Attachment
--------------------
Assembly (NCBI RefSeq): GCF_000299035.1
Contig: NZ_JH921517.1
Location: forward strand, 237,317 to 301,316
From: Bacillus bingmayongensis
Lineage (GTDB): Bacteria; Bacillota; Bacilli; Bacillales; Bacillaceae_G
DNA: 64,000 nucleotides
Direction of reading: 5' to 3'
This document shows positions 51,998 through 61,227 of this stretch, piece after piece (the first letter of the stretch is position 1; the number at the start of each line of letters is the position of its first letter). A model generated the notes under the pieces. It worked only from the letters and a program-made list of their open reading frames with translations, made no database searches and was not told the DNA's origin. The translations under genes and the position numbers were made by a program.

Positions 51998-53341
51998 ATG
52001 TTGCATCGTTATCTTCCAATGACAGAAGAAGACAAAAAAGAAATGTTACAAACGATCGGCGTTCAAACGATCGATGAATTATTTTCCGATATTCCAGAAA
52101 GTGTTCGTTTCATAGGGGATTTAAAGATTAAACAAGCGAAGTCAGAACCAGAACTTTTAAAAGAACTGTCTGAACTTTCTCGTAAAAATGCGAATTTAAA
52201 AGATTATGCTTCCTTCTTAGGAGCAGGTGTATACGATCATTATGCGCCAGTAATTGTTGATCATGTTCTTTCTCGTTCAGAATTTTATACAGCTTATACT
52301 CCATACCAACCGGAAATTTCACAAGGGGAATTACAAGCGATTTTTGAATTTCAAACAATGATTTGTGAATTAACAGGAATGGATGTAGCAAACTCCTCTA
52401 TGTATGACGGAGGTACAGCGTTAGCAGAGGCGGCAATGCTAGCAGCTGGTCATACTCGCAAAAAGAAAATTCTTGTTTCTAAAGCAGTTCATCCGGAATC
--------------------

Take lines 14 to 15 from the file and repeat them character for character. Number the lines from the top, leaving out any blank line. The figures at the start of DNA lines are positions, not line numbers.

52301 CCATACCAACCGGAAATTTCACAAGGGGAATTACAAGCGATTTTTGAATTTCAAACAATGATTTGTGAATTAACAGGAATGGATGTAGCAAACTCCTCTA
52401 TGTATGACGGAGGTACAGCGTTAGCAGAGGCGGCAATGCTAGCAGCTGGTCATACTCGCAAAAAGAAAATTCTTGTTTCTAAAGCAGTTCATCCGGAATC